The Class of 2019 at Benton Community had an opportunity to celebrate their accomplishment of high school graduation. As a community, our school district worked together to coordinate an experience for both our seniors, our younger students, and our staff to celebrate together.
Our senior Bobcats had a chance to walk the halls of all our buildings in the district one more time as a class. During this experience we visited 4 elementary buildings and finished the experience at the middle/high school where they currently attend. We hope this experience allowed our seniors to know how proud we are of this accomplishment in their life. We also hope that this experience allowed our youth to see the final goal of education in action!
Graduation is the beginning of new opportunities for our students. As educators in the system, we are so proud to have played a small role in helping these students accomplish the life they have chosen for themselves. Good luck Class of 2019! It's a great day to be a Bobcat!
*This post is intended to accompany podcast episode #6 "The Bobcat Experience: A Student Perspective". This can be found on the "Podcast" tab at the top of this page.
This winter was a rough one, I think we can all collectively agree on that! Missing 12 days changed more than just our instructional scope and sequence, it pushed our system to go deeper through May and into June with students. This intensifies the age-old challenge of how to combat the “May Slide”. There is no denying that May is a tricky time to keep your foot on the accelerator to optimize student opportunities for learning, but our kids deserve that...as Bobcats we believe this. One way instructional coaches can provide support is to take a page out of Stephen Covey’s 7 Habits of Highly Effective People and “keep first things first” (please see the linked video below). As I think through this lens, I think about how I intentionally plan my week to be responsive to my big rocks (teacher and district needs).
So...here are my big rocks for May!
These are my big rocks that I will continue to push myself to honor and prioritize through the end of the year. Feel free to share with me what your big rocks are and how you push yourself while supporting others through the end of the year.
For as long as I can remember, I’ve been intrinsically motivated to learn. When I was young, I remember spending a countless number of hours learning as much as I could about the Titanic, Laura Ingalls Wilder, and the branches of government. As a mother, sister, daughter, granddaughter, niece, friend, and community volunteer, I’m constantly trying to learn how I “add value” or can learn and contribute to overall well-being of others in each role.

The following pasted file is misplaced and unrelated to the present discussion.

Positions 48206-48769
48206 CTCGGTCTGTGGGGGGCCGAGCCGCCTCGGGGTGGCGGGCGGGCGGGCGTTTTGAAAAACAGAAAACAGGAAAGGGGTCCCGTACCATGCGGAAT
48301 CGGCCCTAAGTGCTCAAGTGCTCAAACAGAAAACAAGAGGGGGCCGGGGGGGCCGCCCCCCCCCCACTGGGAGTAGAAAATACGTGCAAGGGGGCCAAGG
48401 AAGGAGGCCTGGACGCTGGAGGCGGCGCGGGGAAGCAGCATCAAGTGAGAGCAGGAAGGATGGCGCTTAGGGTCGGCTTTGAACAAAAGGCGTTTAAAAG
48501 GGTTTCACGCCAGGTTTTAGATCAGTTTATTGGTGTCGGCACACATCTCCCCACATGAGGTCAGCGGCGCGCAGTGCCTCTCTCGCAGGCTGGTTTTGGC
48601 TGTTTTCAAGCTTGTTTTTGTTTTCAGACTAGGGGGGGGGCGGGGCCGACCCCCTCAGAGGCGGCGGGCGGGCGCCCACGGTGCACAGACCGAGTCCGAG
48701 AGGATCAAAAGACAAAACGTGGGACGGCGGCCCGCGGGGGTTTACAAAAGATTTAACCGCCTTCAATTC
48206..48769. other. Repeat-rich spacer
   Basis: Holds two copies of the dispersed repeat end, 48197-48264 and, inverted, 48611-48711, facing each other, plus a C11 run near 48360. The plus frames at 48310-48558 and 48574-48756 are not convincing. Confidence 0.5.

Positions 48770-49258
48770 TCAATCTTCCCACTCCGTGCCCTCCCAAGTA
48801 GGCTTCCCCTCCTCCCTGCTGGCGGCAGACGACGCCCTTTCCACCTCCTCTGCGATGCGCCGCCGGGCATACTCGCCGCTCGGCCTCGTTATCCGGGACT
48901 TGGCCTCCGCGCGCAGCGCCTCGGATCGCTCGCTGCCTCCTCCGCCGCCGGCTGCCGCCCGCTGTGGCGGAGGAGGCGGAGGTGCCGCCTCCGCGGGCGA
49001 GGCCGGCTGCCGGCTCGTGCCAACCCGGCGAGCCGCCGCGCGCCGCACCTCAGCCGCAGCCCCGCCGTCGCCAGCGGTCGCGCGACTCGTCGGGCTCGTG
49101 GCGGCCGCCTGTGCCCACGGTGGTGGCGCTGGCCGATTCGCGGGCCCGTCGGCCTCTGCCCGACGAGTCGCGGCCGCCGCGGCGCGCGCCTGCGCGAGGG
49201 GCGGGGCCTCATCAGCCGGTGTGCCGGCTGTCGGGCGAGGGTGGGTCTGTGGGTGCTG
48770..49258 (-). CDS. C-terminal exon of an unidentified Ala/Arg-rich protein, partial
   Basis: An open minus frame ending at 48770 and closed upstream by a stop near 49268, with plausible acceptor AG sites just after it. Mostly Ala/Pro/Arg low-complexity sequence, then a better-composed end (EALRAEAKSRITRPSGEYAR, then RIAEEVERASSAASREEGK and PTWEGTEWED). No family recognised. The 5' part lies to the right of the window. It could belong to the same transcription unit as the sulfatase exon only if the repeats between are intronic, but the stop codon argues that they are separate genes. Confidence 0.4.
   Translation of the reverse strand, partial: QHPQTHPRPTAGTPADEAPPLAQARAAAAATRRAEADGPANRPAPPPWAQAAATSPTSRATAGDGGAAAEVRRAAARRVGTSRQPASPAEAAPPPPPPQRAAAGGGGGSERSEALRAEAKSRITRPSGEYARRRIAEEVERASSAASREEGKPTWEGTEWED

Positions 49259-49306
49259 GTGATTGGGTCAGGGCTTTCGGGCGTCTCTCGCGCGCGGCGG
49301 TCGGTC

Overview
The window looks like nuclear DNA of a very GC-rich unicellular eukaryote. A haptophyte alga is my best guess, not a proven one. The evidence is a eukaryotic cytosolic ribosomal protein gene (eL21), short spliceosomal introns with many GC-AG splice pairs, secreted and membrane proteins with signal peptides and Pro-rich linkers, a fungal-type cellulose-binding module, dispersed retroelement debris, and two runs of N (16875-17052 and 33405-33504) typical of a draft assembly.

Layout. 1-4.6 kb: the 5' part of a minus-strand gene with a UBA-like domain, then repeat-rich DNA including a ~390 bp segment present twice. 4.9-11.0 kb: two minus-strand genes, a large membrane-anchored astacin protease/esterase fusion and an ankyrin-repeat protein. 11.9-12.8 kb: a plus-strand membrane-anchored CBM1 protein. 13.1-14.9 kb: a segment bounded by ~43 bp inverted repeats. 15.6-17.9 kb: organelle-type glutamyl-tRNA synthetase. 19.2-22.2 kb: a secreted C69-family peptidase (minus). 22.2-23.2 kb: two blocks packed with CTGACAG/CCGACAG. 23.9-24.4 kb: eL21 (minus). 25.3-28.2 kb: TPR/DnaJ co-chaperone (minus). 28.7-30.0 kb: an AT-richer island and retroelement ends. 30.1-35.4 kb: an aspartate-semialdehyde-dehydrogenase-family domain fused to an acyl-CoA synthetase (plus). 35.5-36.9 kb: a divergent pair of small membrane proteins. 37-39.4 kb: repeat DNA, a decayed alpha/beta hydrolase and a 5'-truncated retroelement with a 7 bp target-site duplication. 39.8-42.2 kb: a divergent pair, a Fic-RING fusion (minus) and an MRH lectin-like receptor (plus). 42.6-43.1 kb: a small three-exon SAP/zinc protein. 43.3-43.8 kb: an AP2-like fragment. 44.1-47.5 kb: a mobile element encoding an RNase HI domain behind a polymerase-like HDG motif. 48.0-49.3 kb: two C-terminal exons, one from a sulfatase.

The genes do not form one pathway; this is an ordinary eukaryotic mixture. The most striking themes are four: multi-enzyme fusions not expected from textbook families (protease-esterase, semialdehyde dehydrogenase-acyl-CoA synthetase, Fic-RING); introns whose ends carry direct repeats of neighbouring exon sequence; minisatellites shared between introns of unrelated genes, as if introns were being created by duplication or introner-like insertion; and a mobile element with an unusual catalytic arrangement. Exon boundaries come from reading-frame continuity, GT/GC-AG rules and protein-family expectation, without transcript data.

As a lead learner in a school district, learning occurs on the daily. Some days, the topics I’m learning about are big and heavy. I’d include ESSA, system cultures, and second-order change in this category. I’m also learning about people, who my colleagues are personally and professionally, and how I can bring my best for all Bobcats. I also learn things that are “quick wins” but vital to serving successfully in my role. ISASP sticker labels, PO account codes, and the bell schedule seem to be ideas I’ve put in this category as of late.
I believe everyone should be learning on the daily. However, I believe this is especially true for those leading learners. We should all be prepared to answer that question at any time. As I think and reflect on this idea, I have been considering what I’ve learned most recently.
Last weekend, I finished a book focused on the gifts introverts have to offer the world. Quiet: The Power of Introverts in a World That Can’t Stop Talking by Susan Cain is a text that analyzes and synthesizes research done on personality tendencies and how those tendencies impact society, relationships, and even the educational experience a person has.
What I’ve learned and what I’m thinking about as a result of the learning…
Nature and nurture both play a role in whether a person is more introverted or extroverted. As I think about this as a parent and as a teacher, I wonder about the experience introverted children have at school, on the ball diamond, basketball court, lunch table, or even at recess. What can I do as a parent to support healthy risk taking and personal growth in my child while honoring the gifts he is able to share with the world from his introverted lens?
People are naturally more likely to follow the most dominant in the room, regardless of the quality of their ideas. Society favors people with extroverted tendencies consciously and unconsciously. What does this look like in my life personally and professionally? What did this look like in my classroom? How did I support students who would identify as introverts or extroverts? How are other teachers supporting the needs of both types of learners and how can I help highlight those practices?
Cain wrote another book on introversion geared towards adolescents. I’m excited to read this with Carson this summer.
The Power of Introverts TED Talk
Once I finished Quiet, I started Culturize by Jimmy Casas. I’ll share key takeaways when I’m finished!